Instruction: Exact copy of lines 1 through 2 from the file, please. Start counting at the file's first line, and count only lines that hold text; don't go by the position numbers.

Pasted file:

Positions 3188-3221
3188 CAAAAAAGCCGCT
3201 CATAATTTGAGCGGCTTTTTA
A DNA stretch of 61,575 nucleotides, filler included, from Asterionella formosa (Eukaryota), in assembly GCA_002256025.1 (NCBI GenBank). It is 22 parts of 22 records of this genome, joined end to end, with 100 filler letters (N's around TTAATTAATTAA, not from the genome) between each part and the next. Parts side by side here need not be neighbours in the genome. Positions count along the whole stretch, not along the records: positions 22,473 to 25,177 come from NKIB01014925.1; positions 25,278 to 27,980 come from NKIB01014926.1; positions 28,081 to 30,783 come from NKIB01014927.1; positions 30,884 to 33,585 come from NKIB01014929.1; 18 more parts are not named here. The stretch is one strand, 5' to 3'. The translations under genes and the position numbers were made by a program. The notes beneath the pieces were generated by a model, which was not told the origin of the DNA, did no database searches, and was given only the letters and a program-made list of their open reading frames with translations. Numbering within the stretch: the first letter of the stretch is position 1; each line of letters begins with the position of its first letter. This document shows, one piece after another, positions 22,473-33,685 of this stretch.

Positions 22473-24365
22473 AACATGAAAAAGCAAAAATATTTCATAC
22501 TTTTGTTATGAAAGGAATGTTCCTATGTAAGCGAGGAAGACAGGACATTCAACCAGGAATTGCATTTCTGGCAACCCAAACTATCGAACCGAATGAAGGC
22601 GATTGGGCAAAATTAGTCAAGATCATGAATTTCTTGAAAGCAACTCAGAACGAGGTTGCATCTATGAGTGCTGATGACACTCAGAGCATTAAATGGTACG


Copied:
Positions 3188-3221
3188 CAAAAAAGCCGCT